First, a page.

To further improve the efficiency of the method, the list of correct character strings are stored in fragment form. That is, the predetermined submethods to be used on these forms are applied to the list of correct character strings, and the resulting fragments are stored in memory as fragment sets. When performing the comparison step, the previously generated fragments for each correct character string are loaded directly into the comparison means.
As can also be seen in FIG. 1, the handwritten answer to the question requesting the person's handwriting contains poorly formed letters, improper spacing, and other common handwriting traits. Because these traits, though common, are non-standard, they are an important source of optical character recognition errors.
These errors include substitution, insertion, deletion, transposition and segmentation. Substitution errors are caused by replacing one of the correct letters in a character string with an incorrect letter. Looking at line 4 of Appendix I, the test string "yrikara" is a substitution error misspelling of "arikara", wherein the leading "a" is replaced by a "y".
An insertion error is caused by placing an extra letter into a correct character string. Looking at line 46 of Appendix I, the test string "nocotka" is an insertion error misspelling of "nootka" wherein a "c" has been inserted between the first and second "o".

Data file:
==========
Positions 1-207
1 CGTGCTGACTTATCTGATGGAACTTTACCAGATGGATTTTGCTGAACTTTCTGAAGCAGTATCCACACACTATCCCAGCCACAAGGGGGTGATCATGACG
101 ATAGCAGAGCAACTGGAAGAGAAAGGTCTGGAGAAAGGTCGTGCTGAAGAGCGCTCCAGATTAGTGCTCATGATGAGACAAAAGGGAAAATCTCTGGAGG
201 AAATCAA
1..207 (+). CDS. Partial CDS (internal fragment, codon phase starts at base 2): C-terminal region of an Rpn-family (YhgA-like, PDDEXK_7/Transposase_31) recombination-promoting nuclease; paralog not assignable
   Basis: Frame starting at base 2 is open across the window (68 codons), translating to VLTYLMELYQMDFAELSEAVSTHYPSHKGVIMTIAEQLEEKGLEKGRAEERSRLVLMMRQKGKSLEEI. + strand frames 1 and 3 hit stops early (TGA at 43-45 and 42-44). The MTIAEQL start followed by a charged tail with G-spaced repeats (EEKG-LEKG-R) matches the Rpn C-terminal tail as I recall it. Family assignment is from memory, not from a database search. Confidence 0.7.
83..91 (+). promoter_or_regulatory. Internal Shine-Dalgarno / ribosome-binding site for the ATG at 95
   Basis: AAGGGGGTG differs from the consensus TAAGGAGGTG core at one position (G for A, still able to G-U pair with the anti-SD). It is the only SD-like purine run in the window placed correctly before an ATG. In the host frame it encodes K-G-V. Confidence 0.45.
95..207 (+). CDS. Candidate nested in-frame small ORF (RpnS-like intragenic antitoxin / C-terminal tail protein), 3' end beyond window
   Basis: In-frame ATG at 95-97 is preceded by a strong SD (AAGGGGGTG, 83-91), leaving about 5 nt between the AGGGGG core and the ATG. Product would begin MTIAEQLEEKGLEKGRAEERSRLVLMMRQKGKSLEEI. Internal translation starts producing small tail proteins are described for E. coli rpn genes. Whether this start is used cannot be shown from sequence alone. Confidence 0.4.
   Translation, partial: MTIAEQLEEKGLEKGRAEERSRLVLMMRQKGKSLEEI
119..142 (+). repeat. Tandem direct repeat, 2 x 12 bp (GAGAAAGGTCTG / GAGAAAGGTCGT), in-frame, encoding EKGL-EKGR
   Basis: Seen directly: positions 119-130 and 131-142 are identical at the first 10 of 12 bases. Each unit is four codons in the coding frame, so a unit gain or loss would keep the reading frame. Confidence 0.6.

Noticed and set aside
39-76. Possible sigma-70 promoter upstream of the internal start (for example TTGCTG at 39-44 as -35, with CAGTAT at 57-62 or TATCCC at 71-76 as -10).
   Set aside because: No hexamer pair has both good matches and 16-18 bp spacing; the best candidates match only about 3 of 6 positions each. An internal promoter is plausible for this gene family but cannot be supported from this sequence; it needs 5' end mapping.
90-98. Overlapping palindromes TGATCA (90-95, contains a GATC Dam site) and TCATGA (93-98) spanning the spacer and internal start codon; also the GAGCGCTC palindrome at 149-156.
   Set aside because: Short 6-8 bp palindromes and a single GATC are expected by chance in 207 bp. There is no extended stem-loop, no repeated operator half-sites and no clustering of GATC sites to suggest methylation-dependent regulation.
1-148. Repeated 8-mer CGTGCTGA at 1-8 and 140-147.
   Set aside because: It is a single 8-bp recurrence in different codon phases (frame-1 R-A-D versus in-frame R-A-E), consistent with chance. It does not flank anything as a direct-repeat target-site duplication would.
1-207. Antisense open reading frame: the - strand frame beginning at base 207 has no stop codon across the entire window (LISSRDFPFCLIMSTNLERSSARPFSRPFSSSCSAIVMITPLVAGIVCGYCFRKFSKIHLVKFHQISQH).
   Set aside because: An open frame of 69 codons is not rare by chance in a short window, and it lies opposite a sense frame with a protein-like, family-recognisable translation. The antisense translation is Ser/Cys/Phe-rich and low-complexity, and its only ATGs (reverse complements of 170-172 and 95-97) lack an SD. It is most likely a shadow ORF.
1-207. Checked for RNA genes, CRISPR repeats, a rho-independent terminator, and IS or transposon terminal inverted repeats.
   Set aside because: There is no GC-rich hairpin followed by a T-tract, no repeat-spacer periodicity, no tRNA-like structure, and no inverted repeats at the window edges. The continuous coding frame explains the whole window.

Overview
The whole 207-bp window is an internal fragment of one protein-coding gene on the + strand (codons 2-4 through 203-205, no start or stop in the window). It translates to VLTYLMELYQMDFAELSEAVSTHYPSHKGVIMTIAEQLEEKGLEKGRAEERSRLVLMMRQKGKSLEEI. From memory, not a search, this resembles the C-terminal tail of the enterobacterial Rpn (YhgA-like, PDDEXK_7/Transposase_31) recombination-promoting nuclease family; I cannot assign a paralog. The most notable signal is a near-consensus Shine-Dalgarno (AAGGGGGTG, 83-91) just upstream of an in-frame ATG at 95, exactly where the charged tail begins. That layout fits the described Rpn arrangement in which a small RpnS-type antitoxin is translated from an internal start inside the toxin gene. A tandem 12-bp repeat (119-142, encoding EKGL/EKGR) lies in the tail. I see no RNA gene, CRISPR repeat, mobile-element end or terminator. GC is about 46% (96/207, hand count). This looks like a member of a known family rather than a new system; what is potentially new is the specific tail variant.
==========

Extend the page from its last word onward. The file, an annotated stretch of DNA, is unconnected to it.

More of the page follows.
A deletion error is caused by removing a letter from a correct character string. On line 50 of Appendix I, the test string "seinole" is a deletion error misspelling of the correct string "seminole" wherein the "m" between the first "e" and the "i" has been deleted.
A transposition error is caused by reversing or scrambling the order of two or more correct characters in a character string. These errors, while quite common in handwriting, are actually quite rare in OCR systems.
A segmentation error is caused by a combination of two or more of the above-type errors. For example, on line 5 of Appendix I, the test string "bayock" shows a substitution-deletion segmentation error. In this error, for the correct string "bannock". The first "n" has been substituted with "y" and the second "n" has been deleted. A substitution-addition segmentation error, for example, is shown in line 15 of Appendix I. The correct character string "cree" has been misspelled as "wtree". In this misspelling, the incorrect character "w" has been substituted for the correct character "c" while an incorrect character "t" has been inserted. A substitution-transposition segmentation error is shown, for example, on line 11 of Appendix II. The correct character string "chinook" has been misspelled "chinokw". In this misspelling, the incorrect character "w" has been inserted for the second "o", then this incorrect character "w" was transposed with the correct character "k". Alternatively, this can also be viewed as a deletion-insertion segmentation error, where the second "o" has been deleted, and the "w" has been inserted.